Christopher Buck’s Paradise and Paradigm pp 165-6, refers to the Tenth Glad-Tidings under the heading ‘Abrogation of Book Burning.’ Similar verses abrogating the destruction of books are found in Baha’u’llah’s Aqdas and Lawh-i Dunya. The abrogation of the law is welcome, but did the Bab in fact provide for the general burning of books?
My answer on Talisman, December 8, 2007:
There is no burning of books involved, so far as I know.
The Aqdas says : God hath relieved you of the ordinance laid down in the
Bayan concerning the destruction (mahuu = wipe out, erase, scratch off) of
books. We have permitted you to read such sciences as are profitable unto
you, not such as end in idle disputation; better is this for you, if ye
be of them that comprehend.
The Arabic Bayan 6:6 says (approximately) : “erase (ta-mahuu-na) all that
you have written and replace it with the Bayan and what you produce in its
Washing-off a page allows its paper to be re-used, and there is a
common practice of writing prayers on paper, washing it off with a
little water which is collected, and drinking it to prevent evil or
to cure an illness. Book burning is a more a European practice,
presumably because printed books were more common. But even in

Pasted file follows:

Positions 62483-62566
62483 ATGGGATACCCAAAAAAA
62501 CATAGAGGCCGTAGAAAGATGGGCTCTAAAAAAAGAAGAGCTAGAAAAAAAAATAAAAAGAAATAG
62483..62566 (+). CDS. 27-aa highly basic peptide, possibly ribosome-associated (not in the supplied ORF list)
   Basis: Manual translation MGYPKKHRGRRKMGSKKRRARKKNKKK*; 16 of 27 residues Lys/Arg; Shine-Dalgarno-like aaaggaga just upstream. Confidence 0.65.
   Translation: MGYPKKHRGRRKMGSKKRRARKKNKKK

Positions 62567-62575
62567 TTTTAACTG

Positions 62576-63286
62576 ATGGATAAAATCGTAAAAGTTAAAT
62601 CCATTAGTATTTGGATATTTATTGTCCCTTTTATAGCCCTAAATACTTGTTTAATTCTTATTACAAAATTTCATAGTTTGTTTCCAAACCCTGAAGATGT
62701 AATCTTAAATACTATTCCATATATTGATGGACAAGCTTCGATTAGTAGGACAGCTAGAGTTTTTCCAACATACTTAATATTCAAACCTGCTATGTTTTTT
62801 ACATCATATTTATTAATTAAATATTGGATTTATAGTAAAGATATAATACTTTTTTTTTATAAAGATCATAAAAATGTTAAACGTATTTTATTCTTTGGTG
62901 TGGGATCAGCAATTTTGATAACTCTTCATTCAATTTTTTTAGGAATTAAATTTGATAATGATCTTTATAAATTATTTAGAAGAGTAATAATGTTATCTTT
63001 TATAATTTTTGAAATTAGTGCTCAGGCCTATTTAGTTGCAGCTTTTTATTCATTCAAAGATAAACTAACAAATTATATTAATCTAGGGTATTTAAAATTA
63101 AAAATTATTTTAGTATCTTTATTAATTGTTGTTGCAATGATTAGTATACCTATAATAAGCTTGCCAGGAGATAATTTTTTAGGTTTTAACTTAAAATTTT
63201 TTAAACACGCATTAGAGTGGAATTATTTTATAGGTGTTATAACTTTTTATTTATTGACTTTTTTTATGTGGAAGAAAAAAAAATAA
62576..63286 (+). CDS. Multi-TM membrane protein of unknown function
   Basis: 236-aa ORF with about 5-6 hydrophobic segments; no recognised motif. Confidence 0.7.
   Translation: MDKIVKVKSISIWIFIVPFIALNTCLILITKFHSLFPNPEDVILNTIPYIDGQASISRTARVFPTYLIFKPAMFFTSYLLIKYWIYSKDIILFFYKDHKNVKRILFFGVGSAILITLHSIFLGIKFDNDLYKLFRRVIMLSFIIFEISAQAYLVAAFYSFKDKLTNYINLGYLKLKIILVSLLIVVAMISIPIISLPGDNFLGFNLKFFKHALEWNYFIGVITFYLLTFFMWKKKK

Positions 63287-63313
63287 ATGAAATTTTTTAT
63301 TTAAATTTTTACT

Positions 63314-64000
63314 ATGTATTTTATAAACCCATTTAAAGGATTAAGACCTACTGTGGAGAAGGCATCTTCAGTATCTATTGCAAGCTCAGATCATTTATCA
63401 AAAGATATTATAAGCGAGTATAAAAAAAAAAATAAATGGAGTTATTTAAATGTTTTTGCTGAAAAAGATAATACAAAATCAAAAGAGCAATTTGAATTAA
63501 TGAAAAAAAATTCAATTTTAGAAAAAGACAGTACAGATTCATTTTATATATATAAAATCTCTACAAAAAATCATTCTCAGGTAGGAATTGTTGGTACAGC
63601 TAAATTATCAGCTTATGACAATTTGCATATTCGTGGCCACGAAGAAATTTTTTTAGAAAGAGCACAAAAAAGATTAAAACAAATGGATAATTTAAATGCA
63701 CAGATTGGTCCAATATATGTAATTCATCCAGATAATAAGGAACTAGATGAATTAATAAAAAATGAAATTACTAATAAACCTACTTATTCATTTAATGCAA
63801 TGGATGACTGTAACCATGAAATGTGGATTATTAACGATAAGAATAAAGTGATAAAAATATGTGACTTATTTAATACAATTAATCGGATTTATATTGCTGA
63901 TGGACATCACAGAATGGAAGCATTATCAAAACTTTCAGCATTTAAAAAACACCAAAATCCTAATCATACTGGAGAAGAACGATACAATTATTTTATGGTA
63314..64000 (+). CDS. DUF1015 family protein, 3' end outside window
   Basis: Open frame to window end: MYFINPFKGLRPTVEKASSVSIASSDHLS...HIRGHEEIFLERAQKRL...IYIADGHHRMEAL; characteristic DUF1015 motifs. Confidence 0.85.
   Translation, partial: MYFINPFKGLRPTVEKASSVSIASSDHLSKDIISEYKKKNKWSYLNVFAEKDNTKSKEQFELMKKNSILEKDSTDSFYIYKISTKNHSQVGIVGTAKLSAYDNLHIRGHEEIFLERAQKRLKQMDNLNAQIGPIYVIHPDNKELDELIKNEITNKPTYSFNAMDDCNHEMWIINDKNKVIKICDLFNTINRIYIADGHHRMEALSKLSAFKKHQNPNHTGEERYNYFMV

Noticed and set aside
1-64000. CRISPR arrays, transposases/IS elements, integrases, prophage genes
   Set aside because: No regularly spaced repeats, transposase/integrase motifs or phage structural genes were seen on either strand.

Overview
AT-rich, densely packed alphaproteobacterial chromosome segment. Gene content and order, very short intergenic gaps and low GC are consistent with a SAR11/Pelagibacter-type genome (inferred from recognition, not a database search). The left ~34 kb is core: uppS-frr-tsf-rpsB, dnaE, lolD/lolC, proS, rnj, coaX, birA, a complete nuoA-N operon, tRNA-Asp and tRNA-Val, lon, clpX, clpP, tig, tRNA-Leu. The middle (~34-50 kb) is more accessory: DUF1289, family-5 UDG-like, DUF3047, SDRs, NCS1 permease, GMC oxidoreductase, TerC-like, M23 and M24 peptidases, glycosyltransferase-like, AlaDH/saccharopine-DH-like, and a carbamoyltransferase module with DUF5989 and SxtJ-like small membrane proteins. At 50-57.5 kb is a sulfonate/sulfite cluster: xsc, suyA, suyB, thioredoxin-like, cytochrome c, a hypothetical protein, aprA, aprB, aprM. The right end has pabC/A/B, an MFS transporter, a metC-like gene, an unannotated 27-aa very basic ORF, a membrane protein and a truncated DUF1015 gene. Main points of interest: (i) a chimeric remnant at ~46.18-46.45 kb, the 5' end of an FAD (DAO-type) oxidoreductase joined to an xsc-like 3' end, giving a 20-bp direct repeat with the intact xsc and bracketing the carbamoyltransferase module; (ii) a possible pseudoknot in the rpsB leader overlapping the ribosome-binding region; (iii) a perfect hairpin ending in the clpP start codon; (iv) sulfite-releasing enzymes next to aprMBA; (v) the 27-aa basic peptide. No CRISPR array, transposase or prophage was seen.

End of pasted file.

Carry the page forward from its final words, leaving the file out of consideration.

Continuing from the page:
Europe, in the days of hand-copied books, paper was sometimes washed off
and re-used. Modern imaging techniques allow us to see the ‘erased’ text,
the palimpest, still hidden within the paper.
The Persian Bayan expands considerably on what the Arabic Bayan says, but
does not explain what is clear in the Arabic Bayan, that the books
concerned are those one has written oneself. The Persian Bayan does
explain the reason for this law, which briefly is, that in each new
dispensation all is made new, yet all previous dispensations are included
in the new. The truth, in effect, has moved to a new place, and one must
turn to the new place to receive it. But this is very much a thumbnail
version of what is a rather long explanation.
Baha’u’llah has annulled this law: there is a difference in emphasis in
the two religions. The first emphasises the newness of the new and thus
the oldness of the old, the second allows more for the continuities within
“the ancient faith of God.” Similarly, the Q&A to the Aqdas includes
churches and chapels in the definition of the Mashriqu’l-Adhkar.
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